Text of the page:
• Manufacturers should report to FDA, any discontinuance of drug products that are life-supporting, life-sustaining, or intended for use in the prevention of a debilitating disease or condition.
  • The guidance provides information about certain advance planning strategies that manufacturers can consider to prevent product shortages. According to the FDA, manufacturers can play a critical role in decreasing the impact of shortages by reporting to the Agency, any circumstances that might affect their ability to supply the market and potentially lead to a drug shortage.
  • The Agency, however, states that it cannot work in collaboration with manufacturers or use the tools at their disposal to prevent such a shortage until a potential problem is detected.
  • The Agency states that manufacturers by notifying, in advance of incidents that may result in a drug shortage, can help to expedite the process of action to prevent or alleviate shortages by the concerned authorities.
  • The manufacturer should notify the Agency at least six months prior to the discontinuance except under conditions where
  1. the manufacturer has submitted a written certification of a ‘genuine cause’
  2. the Agency has affirmatively made a determination to allow a reduction in the notification period for one of the above reasons.
  • The guidance provides information of both mandatory and voluntary notifications and also about:
  1. reasons as to why the FDA needs to be notified
  2. concerned authorities who are responsible for notifying the FDA
  3. information to be reported
  4. time lines and procedure for notifying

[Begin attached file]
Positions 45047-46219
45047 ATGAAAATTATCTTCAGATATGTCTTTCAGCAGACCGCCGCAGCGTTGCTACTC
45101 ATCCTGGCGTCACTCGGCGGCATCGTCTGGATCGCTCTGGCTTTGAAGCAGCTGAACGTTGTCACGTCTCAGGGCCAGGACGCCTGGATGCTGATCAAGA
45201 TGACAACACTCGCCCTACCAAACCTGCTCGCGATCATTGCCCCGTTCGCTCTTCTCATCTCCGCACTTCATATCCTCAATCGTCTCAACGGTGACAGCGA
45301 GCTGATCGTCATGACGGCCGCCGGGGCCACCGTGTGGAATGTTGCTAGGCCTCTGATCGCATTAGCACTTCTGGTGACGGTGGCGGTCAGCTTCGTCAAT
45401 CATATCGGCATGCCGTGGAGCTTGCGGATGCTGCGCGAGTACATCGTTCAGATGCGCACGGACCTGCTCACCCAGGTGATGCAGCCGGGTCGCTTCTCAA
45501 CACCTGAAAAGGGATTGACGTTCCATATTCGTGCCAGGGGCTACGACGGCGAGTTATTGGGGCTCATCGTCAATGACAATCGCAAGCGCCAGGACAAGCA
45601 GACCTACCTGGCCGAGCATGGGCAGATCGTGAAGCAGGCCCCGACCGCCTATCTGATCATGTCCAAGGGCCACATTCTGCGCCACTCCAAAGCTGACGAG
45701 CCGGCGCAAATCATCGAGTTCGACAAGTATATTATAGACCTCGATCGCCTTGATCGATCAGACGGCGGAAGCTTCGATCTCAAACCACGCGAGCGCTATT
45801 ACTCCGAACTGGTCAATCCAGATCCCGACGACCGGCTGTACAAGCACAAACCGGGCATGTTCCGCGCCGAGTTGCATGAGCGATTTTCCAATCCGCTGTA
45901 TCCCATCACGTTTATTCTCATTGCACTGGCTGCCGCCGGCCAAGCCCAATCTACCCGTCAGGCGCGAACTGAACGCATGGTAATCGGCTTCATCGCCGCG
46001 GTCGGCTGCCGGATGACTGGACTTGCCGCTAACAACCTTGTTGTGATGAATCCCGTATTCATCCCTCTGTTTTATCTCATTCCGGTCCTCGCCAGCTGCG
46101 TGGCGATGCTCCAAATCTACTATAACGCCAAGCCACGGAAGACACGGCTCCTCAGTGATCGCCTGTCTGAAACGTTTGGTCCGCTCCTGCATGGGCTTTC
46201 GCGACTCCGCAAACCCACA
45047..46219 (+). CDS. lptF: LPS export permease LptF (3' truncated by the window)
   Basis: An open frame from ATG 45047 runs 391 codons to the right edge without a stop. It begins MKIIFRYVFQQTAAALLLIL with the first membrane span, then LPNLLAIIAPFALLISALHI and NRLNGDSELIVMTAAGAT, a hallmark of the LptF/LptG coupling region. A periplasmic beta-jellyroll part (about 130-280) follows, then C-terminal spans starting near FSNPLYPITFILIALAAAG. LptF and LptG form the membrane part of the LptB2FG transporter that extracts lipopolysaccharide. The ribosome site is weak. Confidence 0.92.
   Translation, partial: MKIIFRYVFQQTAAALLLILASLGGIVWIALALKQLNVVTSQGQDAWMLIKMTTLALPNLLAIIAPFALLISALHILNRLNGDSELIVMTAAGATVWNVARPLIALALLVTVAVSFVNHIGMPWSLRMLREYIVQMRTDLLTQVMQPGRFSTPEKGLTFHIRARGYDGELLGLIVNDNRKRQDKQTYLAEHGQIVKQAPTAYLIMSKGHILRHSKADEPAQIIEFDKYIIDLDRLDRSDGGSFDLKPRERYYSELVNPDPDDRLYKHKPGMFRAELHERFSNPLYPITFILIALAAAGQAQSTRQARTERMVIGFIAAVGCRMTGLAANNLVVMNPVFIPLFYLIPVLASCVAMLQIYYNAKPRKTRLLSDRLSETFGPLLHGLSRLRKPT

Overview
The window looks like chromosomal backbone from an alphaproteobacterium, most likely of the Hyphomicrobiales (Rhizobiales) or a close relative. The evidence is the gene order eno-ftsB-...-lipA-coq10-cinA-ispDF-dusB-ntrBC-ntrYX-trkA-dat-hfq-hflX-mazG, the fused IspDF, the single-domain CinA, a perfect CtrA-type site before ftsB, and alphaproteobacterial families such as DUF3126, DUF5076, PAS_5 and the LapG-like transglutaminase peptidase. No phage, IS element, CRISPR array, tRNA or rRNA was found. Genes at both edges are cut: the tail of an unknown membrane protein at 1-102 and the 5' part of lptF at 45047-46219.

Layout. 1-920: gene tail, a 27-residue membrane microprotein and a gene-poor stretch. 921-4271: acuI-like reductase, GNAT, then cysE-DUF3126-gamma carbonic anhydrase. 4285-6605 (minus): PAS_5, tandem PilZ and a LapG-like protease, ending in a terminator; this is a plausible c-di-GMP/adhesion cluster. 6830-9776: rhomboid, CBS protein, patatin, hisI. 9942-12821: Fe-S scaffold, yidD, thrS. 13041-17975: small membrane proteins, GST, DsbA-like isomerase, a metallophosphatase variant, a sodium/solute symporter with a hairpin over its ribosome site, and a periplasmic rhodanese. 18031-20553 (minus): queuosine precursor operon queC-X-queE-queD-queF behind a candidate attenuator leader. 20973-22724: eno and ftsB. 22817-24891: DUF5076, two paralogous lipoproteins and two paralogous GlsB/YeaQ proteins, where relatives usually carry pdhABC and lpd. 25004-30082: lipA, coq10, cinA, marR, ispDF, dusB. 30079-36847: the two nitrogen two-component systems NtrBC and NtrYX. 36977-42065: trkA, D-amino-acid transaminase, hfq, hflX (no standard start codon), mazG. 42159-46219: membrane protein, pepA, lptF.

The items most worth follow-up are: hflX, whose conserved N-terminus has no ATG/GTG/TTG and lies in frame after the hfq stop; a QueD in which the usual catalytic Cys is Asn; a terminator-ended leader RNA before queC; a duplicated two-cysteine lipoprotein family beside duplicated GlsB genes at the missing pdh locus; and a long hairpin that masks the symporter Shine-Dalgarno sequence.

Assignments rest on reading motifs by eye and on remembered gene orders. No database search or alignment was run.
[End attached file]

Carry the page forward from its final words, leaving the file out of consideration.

5. course of action by the FDA, with the reported information
  • The guidance also mentions that the Agency is concerned about the increasing incidence of specific drug shortages (especially, those manufactured by only few firms and for which there are no good therapeutic substitutes) as they can result in significant public health concerns and will delay or deny needed care for patients suffering from chronic diseases.
  • The guidance provides information that product quality concerns, manufacturing problems, difficulty in acquiring component parts or active pharmaceutical ingredients (API), increases in demand, and shipping delays etc are few causes of drug shortages and can result in the use of less desirable, often more expensive alternatives and the potential for medication errors and poor patient outcomes. It does not change manufacturers’ responsibility to report issues to the Agency under other applicable regulations.
  • According to the guidance, manufacturers should notify FDA via electronic or by telephonic mode according to instructions on the FDA’s drug shortages website at
  • Manufacturers should make contingency plans for responding to situations that could lead to a shortage and not to report to FDA, the majority of situations that could lead to a drug shortage.

Additional Resources


Read the FDA guidance on drug shortage notifications in full.